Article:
That there is renewed sense in auditing the carbon-costs of a regular sofa or a Thanksgiving dinner speaks to the precarious position the ongoing environmental crisis has placed us in.
Carbon footprint, climate change and the environmental impact of various activities are not just for debate anymore. The science magazine Scientific American has reported that the carbon dioxide levels in Earth’s atmosphere this year failed to drop below the 400-parts per million threshold. Some scientists believe that it may never drop below this symbolic line in our life time. This is a significant development.
In a time like this, we must consider our own individual contribution to the world’s carbon footprint. In 1991, the New Scientist published a curious article asking if we have ever stopped to consider what the carbon footprint might be of the ubiquitous sofa? It reported that scientists from the Swedish Environmental Research Institute, Stockholm, “carried out a cradle-to-grave impact analysis of a sofa, and found that it contributes during its lifetime to the greenhouse effect, ozone depletion, use of nonrenewable resources, and acid rain”.
It continued: “A future British Labour government would press for environmental audits to be included in companies’ annual reports, and the European Parliament is currently drafting proposals for a directive on environmental auditing. Under this legislation, many industries may have to carry out full, annual evaluations of the environmental impact of their activities, and publish the results. Manufacturers could be compelled to publish audited pollution statements, which will form the basis for taxes under the ‘polluter pays’ principle.”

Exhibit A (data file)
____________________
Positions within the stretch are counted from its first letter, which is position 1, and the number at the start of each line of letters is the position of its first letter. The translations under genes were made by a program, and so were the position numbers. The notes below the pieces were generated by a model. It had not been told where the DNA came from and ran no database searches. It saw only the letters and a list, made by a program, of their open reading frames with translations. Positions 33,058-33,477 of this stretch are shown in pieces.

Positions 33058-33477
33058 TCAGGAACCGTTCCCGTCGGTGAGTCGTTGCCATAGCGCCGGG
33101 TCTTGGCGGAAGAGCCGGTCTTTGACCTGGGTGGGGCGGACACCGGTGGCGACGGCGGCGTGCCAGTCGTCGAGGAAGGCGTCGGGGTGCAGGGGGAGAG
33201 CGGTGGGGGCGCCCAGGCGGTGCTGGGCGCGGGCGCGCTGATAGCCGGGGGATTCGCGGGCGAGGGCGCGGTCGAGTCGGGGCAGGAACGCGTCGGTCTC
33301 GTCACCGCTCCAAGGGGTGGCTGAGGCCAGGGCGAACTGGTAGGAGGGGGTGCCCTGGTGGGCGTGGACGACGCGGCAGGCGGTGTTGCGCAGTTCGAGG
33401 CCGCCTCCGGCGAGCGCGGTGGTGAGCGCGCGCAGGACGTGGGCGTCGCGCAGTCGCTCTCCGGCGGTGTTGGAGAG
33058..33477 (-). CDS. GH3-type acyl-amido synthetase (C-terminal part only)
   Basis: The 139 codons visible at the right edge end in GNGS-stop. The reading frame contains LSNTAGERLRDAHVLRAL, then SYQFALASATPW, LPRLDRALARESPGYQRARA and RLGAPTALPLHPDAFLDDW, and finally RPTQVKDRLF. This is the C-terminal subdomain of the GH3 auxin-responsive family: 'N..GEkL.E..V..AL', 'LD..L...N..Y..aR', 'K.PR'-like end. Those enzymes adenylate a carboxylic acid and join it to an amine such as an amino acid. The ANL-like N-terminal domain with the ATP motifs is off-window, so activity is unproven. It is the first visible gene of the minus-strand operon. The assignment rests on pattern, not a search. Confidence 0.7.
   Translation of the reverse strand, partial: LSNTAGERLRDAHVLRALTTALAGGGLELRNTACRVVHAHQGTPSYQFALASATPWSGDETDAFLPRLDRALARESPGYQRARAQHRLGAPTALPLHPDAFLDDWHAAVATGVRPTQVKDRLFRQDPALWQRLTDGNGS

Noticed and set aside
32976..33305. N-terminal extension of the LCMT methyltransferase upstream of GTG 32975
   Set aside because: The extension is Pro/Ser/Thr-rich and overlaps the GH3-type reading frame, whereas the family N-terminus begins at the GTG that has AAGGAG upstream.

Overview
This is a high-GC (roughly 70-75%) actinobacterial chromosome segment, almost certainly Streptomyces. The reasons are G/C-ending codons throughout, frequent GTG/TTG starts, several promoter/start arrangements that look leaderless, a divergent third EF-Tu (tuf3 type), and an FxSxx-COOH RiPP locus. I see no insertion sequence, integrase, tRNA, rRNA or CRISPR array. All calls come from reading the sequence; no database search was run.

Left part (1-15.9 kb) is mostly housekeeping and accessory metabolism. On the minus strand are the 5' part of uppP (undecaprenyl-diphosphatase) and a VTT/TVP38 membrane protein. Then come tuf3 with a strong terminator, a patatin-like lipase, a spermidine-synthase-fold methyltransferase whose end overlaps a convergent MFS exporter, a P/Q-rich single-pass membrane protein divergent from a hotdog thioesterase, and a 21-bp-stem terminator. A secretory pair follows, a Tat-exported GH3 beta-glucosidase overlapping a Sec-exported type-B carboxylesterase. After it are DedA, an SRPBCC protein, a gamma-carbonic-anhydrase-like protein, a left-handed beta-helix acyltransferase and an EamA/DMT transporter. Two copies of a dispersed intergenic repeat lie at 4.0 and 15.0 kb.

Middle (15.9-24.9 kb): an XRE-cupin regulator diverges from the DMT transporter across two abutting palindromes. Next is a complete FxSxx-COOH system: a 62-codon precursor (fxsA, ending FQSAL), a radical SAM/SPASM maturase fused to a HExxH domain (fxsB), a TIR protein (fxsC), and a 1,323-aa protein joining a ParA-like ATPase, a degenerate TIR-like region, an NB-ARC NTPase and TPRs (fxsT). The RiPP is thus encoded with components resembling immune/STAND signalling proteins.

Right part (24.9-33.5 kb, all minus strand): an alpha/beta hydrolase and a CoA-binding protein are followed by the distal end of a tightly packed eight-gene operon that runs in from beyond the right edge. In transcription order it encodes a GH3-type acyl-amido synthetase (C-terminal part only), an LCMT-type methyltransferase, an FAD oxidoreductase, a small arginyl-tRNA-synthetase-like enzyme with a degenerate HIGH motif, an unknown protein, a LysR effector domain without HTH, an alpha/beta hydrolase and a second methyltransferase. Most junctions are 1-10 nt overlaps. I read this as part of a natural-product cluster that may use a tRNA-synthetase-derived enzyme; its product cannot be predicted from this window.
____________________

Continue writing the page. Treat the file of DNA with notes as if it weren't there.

A sofa’s lifecycle
In their thorough analysis, the Swedes split the life of the sofa into stages and estimated how each one affected the environment. These included “the extraction of raw materials, manufacturing processes and wastes generated, transport, energy use, and ultimate disposal and degradation.”
It takes wood, PVC, blown-foam plastics, glue, metal, nylon and cotton to make a sofa. And the carbon-cost of the sofa includes manufacturing and transporting these materials. Finally, over time, the materials also degrade and cause further harm to the air, water and land.
Researchers found that the making of an average sofa releases 70 kilograms of carbon dioxide. Most of this is generated when the raw materials are moved around and when the finished product is moved out of the factory to a store. They also found that the transportation of a sofa releases of 0.7 kilograms of nitrogen oxide and 0.5 kilograms of sulphur dioxide.